I was gaining on the fish, and finally could see him in the shallow flat off the beach where I was standing. I hadn’t realized how big a fish I was dealing with. I “walked the dog”, changing directions on the fish. Beia waded in and grabbed his tail. Wayne Caywood, owner of Malibu Fish N’ Tackle, who had organized the trip, weighed the fish. But his scale only went to thirty pounds and it was pinned. This fish was by far the biggest I’d caught on a fly rod, and destined to grow as all fish do when the catching is retold. Just lifting it for photographs was hard, but pride and leftover adrenaline made it easier. It was time to revive the fish, I sloshed it back and forth, forcing water through it’s gills. The CPR worked and the trevally swam slowly out of my grasp.

Bill's GT

While this was certainly the highpoint of the trip for me, there was lots of other great fishing. You will often find trout fishing guides fishing for bonefish in the winter months, as was Gary Hooper, a guide from Rick’s Sport Center in Mammoth Lakes, CA. Not just because it’s an opportunity to trade snow and chill winds for sandy beaches and warm trade winds, but because sight fishing for bonefish is reminiscent of the best trout fishing and the bonefish are great fighting fish. Even a small one will go on screaming runs.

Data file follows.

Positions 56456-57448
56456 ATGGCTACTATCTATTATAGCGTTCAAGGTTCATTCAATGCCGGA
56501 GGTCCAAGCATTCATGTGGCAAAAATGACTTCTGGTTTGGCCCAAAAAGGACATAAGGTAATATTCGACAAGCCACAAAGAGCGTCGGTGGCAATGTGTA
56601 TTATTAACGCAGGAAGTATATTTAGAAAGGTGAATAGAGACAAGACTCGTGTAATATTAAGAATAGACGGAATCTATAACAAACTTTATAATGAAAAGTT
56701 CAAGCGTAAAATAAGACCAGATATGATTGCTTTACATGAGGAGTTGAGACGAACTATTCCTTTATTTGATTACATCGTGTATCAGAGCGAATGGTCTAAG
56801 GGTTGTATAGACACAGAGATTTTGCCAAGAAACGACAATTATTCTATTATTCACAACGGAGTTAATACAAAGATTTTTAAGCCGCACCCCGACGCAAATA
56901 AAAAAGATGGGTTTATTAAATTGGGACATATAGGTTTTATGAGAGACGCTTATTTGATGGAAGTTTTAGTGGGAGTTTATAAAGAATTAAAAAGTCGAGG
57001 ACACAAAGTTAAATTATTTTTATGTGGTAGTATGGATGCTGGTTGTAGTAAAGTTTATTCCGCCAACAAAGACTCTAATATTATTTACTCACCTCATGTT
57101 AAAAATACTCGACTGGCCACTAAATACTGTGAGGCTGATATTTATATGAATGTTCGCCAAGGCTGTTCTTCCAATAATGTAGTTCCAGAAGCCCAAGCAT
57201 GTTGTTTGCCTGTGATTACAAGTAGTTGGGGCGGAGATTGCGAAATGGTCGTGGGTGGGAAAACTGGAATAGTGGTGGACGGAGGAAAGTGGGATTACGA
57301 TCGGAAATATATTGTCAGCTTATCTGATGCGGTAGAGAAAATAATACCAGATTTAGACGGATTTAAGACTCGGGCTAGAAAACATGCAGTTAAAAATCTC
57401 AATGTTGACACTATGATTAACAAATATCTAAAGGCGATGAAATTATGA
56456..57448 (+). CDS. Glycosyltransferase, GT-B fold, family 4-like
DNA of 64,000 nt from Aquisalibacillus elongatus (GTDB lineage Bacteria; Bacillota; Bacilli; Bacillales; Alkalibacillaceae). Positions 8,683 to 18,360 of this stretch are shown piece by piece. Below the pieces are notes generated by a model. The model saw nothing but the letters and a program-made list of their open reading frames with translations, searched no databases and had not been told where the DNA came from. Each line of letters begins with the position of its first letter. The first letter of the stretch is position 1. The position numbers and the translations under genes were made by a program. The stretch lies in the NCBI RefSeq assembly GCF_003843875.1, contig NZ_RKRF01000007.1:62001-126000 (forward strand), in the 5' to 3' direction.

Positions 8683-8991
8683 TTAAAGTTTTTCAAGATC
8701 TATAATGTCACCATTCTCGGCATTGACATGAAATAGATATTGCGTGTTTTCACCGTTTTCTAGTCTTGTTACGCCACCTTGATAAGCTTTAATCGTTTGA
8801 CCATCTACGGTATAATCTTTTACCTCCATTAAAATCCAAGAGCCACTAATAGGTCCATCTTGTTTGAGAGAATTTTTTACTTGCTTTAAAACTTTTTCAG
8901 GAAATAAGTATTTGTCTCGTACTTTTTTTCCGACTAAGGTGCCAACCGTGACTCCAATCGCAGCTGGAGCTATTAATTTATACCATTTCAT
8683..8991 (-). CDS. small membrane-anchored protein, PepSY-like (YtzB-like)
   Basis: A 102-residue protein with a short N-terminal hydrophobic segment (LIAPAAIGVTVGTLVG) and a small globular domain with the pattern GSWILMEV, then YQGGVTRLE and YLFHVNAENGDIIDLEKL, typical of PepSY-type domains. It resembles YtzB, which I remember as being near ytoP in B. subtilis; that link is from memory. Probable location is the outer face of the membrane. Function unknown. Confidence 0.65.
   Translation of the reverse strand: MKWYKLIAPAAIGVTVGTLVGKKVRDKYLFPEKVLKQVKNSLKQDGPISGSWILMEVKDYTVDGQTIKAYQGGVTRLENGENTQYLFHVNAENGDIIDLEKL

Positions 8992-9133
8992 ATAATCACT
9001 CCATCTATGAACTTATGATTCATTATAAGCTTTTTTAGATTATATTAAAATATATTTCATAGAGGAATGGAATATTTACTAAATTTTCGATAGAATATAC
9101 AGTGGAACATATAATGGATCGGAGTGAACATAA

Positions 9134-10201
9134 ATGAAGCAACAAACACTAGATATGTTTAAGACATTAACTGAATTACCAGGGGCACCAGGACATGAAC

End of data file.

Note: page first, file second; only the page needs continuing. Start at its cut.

Teannaki, one of the senior guides, spent a morning teaching me how to “sneak” bonefish, quietly stalking them before casting. “Bow, please,” he would say so the fish wouldn’t see me. “Bow lower, walk slowly, please.” Like most fish in skinny water, bonefish are nervous and quick to bolt when something startles them. Several times I was ready to cast to a nice fish, only to have it swim away at the last moment when a bird flew too close.

Red footed boobie

Much of Christmas Island is a bird sanctuary, and frigatebirds, boobies, and sooty terns stalk the fishermen stalking the bonefish. One frigatebird in particular grabbed the popper I was fishing out of the water and flew off with it until the slack went out of the line. Then it dropped the popper with a squawk.


The bonefish, or “bones” have scales like mirrors, so they reflect their environment as a form of camouflage. They follow tidal flows, feeding on the bottom on tiny shrimp, crabs and the occasional fish. The key to catching one is to see it before it sees you. Then you need to make a cast (generally in a twenty-mile-per-hour wind) that places the fly close, but not too close to the fish. When the bone is in the three foot or so radius of your fly that seems to be the fish’s circle of visibility you give the line a twitch to get the bone’s attention. Then strip slow or fast, depending on how the fish is responding.


This was tough the first day, but after some practice, I was able to spot fish in bright sunshine in shallow water. The guides’ vision is amazing; they are often able to see fish at eighty feet or more in riffled water. Their instructions come: “Bone, forty feet, one o’clock. Cast now. Cast again, five feet to the left. Wait. Strip slowly. Wait. Short strip. Short strip. Long strip. Fish on!”

Steve Anderson's bonefish